Acton Institute Powerblog

PBR: Globalism in Retreat

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From the scuffle over “Buy American” provisions in the most recent federal stimulus package, to concerns about declining exports in countries like China, to high-profile meetings of politicians and economists, it seems like anti-globalization sentiment is on the rise.

Advocates of isolationism, protectionism, and localism have decried the increasingly integrated global economy for years. But the sharpness of criticisms of globalization has sharpened in the context of the global economic downturn. Reflecting on the World Economic Forum in Davos earlier this year, Adrian Hamilton concluded that “the political leaders of the world are going to have to start again to reforge an international consensus on trade and regulation. The internationalism of tomorrow — today indeed — will have to be recreated out of national concerns and a degree of national protection.”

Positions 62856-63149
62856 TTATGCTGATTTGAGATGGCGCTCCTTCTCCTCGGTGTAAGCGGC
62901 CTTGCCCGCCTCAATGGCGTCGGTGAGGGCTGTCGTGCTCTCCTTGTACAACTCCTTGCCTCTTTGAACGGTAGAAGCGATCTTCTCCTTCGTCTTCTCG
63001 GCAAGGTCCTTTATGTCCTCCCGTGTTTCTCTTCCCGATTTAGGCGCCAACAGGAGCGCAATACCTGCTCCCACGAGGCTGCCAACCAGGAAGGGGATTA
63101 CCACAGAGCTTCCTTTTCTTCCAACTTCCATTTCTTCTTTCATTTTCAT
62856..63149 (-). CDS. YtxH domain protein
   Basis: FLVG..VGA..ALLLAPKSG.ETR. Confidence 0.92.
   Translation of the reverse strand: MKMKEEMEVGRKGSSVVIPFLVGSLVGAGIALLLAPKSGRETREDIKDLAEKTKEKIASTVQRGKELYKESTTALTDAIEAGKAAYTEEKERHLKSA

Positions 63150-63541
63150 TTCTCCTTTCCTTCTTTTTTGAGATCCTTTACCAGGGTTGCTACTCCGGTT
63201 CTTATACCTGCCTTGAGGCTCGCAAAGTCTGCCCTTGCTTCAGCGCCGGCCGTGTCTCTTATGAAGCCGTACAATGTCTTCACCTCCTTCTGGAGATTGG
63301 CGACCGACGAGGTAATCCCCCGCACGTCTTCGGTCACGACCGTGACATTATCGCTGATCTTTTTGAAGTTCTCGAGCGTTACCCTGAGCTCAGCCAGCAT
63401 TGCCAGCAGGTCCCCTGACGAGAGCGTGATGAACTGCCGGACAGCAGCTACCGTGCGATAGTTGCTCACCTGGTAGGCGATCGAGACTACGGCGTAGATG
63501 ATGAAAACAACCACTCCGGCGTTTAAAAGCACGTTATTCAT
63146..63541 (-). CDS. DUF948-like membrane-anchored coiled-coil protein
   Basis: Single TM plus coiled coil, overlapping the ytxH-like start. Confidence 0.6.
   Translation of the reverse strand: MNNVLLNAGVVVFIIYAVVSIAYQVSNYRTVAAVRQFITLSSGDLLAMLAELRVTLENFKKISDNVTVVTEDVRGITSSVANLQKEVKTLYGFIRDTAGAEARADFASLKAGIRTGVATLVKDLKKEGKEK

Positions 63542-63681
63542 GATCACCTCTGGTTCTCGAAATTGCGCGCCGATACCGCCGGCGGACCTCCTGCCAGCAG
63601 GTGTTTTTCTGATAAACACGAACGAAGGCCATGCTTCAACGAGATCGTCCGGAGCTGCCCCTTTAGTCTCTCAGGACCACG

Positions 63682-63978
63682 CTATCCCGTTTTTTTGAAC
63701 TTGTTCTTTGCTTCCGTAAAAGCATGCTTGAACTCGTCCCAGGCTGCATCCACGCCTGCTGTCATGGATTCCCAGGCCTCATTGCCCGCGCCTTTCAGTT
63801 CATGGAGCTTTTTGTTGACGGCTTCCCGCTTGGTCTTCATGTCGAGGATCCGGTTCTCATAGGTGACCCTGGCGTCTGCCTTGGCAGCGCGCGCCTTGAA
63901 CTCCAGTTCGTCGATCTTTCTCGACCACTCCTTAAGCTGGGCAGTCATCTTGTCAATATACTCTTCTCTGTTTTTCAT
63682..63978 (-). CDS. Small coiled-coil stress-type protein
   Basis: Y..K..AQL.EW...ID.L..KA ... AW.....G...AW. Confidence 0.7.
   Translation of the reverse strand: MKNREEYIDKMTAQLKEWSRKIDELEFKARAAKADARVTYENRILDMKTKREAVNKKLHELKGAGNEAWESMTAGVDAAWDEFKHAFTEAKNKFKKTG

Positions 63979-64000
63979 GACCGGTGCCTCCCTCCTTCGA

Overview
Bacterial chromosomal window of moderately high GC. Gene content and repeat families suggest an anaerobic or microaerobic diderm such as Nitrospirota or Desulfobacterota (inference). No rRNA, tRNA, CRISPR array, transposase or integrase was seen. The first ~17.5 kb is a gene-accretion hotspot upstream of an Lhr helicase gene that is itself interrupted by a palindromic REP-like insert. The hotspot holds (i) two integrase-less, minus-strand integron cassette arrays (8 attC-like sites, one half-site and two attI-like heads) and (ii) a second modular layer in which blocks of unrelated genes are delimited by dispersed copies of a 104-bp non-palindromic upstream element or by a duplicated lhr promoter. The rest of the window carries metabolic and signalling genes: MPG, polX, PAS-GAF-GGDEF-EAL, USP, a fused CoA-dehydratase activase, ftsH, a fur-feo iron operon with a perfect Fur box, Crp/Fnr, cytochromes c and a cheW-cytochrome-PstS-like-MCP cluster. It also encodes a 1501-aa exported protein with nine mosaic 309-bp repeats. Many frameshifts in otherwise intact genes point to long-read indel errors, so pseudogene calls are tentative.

This week’s PowerBlog Ramblings question is: “In what ways, if any, is globalism in retreat?”

Ramble on…

Jordan J. Ballor Jordan J. Ballor (Dr. theol., University of Zurich; Ph.D., Calvin Theological Seminary) is a senior research fellow and director of publishing at the Acton Institute for the Study of Religion & Liberty. He is also a postdoctoral researcher in theology and economics at the VU University Amsterdam as part of the "What Good Markets Are Good For" project. He is author of Get Your Hands Dirty: Essays on Christian Social Thought (and Action) (Wipf & Stock, 2013), Covenant, Causality, and Law: A Study in the Theology of Wolfgang Musculus (Vandenhoeck & Ruprecht, 2012) and Ecumenical Babel: Confusing Economic Ideology and the Church's Social Witness (Christian's Library Press, 2010), as well as editor of numerous works, including Abraham Kuyper Collected Works in Public Theology. Jordan is also associate director of the Junius Institute for Digital Reformation Research at Calvin Theological Seminary.

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